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Southwest Airlines: A US airline that wants to speed up boarding with loud music

Electronic dance music and hip hop

The airline wants to speed up boarding with loud music

In order to shorten the precious time on the ground, the US airline relies on special measures. With the help of disco, hip-hop and EDM, passengers are supposed to get on the plane faster.


Southwest Airlines in Atlanta is testing the length of avoidable lines when boarding a plane. Ideas range from colorful rugs to music.

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Let’s go on vacation! You are sitting with your fellow travelers at the airport gate and long before that The ascent begins, the first people to line up. When the announcement is made, passengers drag themselves to the plane in small, slow steps – in order to safely stow their luggage and find the right place for the flight ticket.

You are probably familiar with this process. cost Airlines Lots of time and therefore money: Average handling time is 40 minutes for a smaller Boeing 737 and 50 minutes for a larger one. “If we can shave off a few of those minutes at every turn, we can handle more flights,” Andrew Watterson, Southwest Airlines’ chief operating officer, told the Wall Street Journal.

Southwest Airlines passengers waiting to board the plane.


Save two to three minutes per trip

The airline already has a plan to save two or three of those costly minutes on the ground per flight. “Research has shown that boarding jams have the greatest effect on response times,” said Masoud Bazarkan, a professor at Embry-Riddle Aeronautical University in Daytona Beach.

In his research, Bazargan found that when passengers cannot find their seat or are in the wrong seat, delays accumulate within seconds. “They block the flow of passengers in the entire aisle,” he says. This is why there is free seat selection on certain Southwest Airlines test flights on a “first come, first served” basis. The handbag racks are larger a plan.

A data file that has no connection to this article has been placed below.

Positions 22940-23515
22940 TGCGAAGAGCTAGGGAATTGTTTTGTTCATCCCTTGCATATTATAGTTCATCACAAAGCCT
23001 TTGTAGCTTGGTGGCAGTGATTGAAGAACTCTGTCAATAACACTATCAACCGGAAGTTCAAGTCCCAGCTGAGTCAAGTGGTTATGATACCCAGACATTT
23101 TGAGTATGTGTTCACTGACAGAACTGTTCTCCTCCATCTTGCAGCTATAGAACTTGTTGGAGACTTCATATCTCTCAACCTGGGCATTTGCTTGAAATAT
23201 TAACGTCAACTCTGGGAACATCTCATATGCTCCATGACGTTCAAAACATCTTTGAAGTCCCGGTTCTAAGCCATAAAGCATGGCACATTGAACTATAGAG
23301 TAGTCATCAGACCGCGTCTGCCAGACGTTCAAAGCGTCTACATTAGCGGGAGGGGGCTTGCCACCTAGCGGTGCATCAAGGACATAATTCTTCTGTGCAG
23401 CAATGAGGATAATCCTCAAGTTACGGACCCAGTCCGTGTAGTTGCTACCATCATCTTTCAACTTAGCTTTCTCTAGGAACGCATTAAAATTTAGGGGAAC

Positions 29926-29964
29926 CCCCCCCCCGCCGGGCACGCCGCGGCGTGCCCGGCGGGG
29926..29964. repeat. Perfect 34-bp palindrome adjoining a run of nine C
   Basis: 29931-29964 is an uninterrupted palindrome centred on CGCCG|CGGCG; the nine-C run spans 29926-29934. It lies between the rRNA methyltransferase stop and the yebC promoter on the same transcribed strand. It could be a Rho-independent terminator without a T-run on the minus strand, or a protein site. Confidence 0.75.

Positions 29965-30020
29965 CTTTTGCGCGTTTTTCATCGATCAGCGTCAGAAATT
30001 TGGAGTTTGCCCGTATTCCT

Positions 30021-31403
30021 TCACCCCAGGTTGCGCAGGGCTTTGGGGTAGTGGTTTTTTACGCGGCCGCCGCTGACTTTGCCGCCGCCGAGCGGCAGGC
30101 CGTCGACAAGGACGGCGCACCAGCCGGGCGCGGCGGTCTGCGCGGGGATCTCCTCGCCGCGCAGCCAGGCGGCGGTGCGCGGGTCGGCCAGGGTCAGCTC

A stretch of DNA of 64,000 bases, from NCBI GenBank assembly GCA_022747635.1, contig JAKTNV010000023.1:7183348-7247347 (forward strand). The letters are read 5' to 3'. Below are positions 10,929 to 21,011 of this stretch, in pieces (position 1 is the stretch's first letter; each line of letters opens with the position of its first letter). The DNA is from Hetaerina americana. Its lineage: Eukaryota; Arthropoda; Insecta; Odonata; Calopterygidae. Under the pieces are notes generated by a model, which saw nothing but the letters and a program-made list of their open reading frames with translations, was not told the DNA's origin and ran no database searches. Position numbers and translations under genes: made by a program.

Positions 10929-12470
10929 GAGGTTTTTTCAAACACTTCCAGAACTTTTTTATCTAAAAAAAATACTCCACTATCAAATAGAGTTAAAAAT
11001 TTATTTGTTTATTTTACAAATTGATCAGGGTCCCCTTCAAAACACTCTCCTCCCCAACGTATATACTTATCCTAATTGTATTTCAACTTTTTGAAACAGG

“Excuse me, this will be my seat …”: If passengers sit in the wrong seat or look for it for a long time, it costs the airline a lot of time.

Imago/Frank Concern

Carpets of different colors and children’s music

Southwest is now testing eleven concepts at Atlanta International Airport, and best practices will be adopted. Signs at the gates inform passengers that they are entering the “Innovation Zone”. Some techniques make sense right away: A walking employee checks oversized bags or checks in small pets long before boarding begins. There are also large screens and lights that provide information about the process.

On the other hand, other metrics sound pretty crazy: Southwest is testing different colors of carpet as floor coverings. Loud music is also played on the passenger bridge because the team found that loud music makes people move faster. In addition to disco, electronic dance music, hip-hop and children’s music are tested.

Does loud music make these passengers move? The US carrier Southwest Airlines is testing it.


The innovations are only temporary

Watterson told the Wall Street Journal he was skeptical when he heard the innovation team idea. “People are standing in line. How can they move faster there?” Still, preliminary results show that music and pre-recorded announcements of seat availability and other information make a difference. In this way, questions that flight attendants hear over and over when boarding are answered once they stand in line.

Will all international airports soon board loud music? Lisa Hingson, chief innovation officer for Southwest, says no. The innovations would only be tested in Atlanta and were temporary. Only what has already proven itself in experiments can be brought up in the future. “We’re not looking for quick fixes,” says Hingson.

What do you think if electronic dance music, hip hop or disco is playing while boarding the plane? Does this lift your spirits and speed up the process? Or would you rather be annoyed with him?

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